In the four months since the March 8 disappearance of the Malaysia Airlines Boeing 777, the consensus on what happened appears to have boiled down to one basic view, simply stated by International Air Transport Association (IATA) director general Tony Taylor at the association’s annual meeting in Doha, Qatar, on June 2. “The loss of MH370 continues to be on everybody’s mind. I have no idea what happened to that aircraft,” he said. “I don’t think anyone else has, either.”
International Air Transport Association
IT provider Sita has begun using new technologies such as Apple’s iBeacon to provide real-time information on mobile devices to help passengers move seamlessly across airports to board flights on time. American Airlines has become the first carrier to try the Sita common-use beacon registry, launched at the recent Sita Air Transport IT summit in Brussels.
The International Civil Aviation Organization (ICAO) expects to complete a global standard for aircraft tracking in less than two years, Nancy Graham, director of the organization’s Air Navigation Bureau, said on June 5. Some airlines with the capability have already started automatic tracking, she told the RTCA Symposium in Washington, D.C.
Triggered by the loss of an Air France Airbus A330 in June 2009 in the Atlantic and compounded by the loss of a Malaysian Airlines Boeing 777 in the Indian Ocean in March, representatives of ICAO member states and of the aviation industry agreed on a set of near-term priority actions and a framework for medium- and long-term objectives, at a special meeting on global aircraft tracking at ICAO in Montreal on May 14.
The International Air Transport Association (IATA) recently published its best-practices guide on aircraft cabin safety to offer suggestions on normal, abnormal and emergency policies and procedures that can be adapted to a variety of operational environments. The guide was created through interaction with aircraft manufacturers and a broad group of other stakeholders through an analysis of worldwide safety trends.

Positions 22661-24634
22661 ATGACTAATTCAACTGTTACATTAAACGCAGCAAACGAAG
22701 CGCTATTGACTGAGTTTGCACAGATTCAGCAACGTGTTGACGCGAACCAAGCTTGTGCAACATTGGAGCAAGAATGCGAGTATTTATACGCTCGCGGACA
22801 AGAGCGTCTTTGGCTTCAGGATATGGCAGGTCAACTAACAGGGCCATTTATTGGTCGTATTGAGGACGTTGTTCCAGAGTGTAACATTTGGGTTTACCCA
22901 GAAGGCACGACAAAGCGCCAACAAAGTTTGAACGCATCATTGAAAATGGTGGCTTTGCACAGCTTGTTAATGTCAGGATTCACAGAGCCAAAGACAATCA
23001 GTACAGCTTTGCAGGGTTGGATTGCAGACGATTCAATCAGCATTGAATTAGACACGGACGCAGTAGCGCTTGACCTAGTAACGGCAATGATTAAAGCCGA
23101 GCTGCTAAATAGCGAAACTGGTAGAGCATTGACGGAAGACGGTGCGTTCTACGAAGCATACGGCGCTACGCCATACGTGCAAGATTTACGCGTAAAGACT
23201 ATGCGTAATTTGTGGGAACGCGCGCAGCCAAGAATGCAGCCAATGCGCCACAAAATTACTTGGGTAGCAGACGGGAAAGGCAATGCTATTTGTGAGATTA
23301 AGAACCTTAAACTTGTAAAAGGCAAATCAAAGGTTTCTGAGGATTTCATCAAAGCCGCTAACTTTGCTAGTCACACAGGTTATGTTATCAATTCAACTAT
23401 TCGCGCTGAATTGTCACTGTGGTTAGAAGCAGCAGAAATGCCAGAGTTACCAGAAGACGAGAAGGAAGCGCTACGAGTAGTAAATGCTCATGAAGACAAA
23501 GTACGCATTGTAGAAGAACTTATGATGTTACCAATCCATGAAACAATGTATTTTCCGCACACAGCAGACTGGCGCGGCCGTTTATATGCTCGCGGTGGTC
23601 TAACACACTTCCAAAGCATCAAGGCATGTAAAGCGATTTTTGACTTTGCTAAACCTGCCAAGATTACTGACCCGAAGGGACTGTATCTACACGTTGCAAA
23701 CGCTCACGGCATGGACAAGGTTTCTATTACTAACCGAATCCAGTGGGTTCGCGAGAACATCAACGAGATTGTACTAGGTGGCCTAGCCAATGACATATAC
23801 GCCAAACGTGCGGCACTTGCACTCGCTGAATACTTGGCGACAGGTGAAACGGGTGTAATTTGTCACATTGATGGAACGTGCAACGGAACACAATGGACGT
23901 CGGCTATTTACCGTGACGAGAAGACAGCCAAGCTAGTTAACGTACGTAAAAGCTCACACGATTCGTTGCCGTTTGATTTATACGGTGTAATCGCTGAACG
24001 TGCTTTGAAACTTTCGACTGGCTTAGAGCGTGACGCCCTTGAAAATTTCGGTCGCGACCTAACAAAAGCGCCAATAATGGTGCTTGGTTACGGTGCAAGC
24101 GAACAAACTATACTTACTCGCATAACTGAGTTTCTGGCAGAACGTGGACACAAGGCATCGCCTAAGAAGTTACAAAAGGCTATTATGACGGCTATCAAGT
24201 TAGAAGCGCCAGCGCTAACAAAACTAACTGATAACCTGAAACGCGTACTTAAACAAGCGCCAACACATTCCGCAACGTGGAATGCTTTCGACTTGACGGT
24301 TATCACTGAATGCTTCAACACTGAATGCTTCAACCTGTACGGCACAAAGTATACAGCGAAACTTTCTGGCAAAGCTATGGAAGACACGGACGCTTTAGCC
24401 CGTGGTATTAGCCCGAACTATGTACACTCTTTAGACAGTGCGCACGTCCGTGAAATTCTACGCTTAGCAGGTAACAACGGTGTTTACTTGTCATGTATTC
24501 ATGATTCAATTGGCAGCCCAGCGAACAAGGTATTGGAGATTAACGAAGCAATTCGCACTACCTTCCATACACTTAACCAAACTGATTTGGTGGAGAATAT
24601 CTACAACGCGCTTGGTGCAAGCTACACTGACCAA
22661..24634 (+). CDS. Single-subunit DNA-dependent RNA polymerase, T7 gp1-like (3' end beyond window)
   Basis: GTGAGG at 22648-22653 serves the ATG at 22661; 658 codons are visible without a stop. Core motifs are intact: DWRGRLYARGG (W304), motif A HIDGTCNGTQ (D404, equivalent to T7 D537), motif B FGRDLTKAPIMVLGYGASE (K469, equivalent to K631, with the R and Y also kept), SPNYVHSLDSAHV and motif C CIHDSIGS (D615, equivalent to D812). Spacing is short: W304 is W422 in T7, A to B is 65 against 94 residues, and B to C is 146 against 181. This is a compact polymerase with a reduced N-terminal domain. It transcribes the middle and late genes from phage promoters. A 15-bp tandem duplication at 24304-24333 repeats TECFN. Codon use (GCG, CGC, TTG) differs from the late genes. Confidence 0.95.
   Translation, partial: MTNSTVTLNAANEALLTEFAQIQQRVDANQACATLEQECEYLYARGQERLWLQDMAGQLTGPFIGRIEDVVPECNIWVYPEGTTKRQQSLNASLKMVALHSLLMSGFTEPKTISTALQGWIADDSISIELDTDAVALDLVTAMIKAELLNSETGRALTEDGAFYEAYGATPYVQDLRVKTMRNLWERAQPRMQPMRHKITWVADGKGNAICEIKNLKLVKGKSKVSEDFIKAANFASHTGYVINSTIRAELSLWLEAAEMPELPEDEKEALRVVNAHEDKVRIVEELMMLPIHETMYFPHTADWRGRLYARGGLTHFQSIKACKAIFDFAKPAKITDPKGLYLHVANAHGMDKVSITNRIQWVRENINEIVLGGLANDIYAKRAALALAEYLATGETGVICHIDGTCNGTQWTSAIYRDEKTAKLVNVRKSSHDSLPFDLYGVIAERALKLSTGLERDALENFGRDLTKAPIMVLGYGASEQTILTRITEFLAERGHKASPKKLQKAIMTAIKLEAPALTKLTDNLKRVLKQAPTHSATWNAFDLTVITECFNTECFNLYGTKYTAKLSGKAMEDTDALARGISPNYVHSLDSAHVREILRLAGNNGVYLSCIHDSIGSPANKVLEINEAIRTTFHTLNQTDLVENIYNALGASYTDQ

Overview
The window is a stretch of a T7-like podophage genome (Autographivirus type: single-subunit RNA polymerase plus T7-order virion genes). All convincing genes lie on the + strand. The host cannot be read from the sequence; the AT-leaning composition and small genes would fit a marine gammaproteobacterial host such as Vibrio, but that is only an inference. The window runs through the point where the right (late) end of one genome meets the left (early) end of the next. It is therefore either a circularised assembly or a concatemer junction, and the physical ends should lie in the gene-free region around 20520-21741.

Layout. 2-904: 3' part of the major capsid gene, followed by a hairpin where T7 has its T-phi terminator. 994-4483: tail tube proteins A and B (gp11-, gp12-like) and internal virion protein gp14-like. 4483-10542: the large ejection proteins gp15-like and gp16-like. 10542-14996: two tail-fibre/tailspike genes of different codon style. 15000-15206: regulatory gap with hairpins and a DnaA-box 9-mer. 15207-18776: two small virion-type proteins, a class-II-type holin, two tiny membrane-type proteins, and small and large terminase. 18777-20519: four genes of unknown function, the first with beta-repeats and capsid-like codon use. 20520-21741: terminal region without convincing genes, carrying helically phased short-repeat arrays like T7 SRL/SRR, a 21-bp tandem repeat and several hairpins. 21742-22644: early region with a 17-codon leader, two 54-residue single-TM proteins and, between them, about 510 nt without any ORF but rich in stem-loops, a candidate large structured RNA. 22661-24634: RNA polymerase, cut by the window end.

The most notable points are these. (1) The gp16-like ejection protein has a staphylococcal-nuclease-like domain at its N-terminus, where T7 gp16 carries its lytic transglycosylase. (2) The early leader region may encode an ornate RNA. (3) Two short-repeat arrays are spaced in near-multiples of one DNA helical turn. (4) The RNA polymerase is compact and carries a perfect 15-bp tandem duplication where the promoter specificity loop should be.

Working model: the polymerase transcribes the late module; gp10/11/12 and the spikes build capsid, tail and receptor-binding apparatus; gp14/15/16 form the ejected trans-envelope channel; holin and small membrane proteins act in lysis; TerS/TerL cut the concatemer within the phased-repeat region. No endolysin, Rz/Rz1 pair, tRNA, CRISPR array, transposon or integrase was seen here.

Executive charter operator DC Aviation (Booth 4859) has again passed the IATA Operational Safety Audit (IOSA) with a very positive assessment, the Stuttgart, Germany-based company announced this week. In February, five auditorsreviewed more than 1,000 standardsand processesat DC Aviation. The areas covered aviation lawand regulations, technology and safety and quality management and flight operations. Many new questions had to be answered as part of the audit, according to DC Aviation.
More than 1,000 delegates attending the March 11 to 13 IATA World Cargo Symposium in Los Angeles heard a downbeat assessment of prospects for air freight from FedEx chairman and CEO Fred Smith and IATA chief economist Brian Pearce, both of whom talked of long-term structural challenges.
A rare, once-a-generation diplomatic conference is planned for next month in a bid to update international law on dealing with unruly passengers. Likely to be held in Montreal, Canada, the headquarters city of the International Civil Aviation Organization (ICAO), the diplomatic conference is the culmination of a five-year process to revise the 50-year-old Tokyo Convention, a process triggered by an International Air Transport Association (IATA) proposal in 2009.
Commercial aviation has entered its second century, New Year’s Day having marked the 100th anniversary of the first flight with a fare-paying passenger. To celebrate, the International Air Transport Association (IATA) has established 2014 as a year to reflect on the “contribution of aviation to modern life.” St. Petersburg-Tampa Airboat Line flew the 23-minute first service across Florida’s Tampa Bay, using a Benoist Model XIV airboat with St. Petersburg mayor Abram Pheil in the only passenger seat. To mark the centennial, a Hoffman X-4 Mullet Skiff airboat retraced the route on January 1.
The International Air Transport Association (IATA) is partly shifting responsibility for compliance with its operational safety audits (IOSA) to airlines themselves under the new enhanced version of the program (E-IOSA). According to Giancarlo Buono, IATA’s regional director for safety and flight operations in Europe, the E-IOSA process will require operators to continuously monitor their own compliance with the IOSA standards, but IATA itself will still conduct the current biennial “snapshot” audits.
- Page 1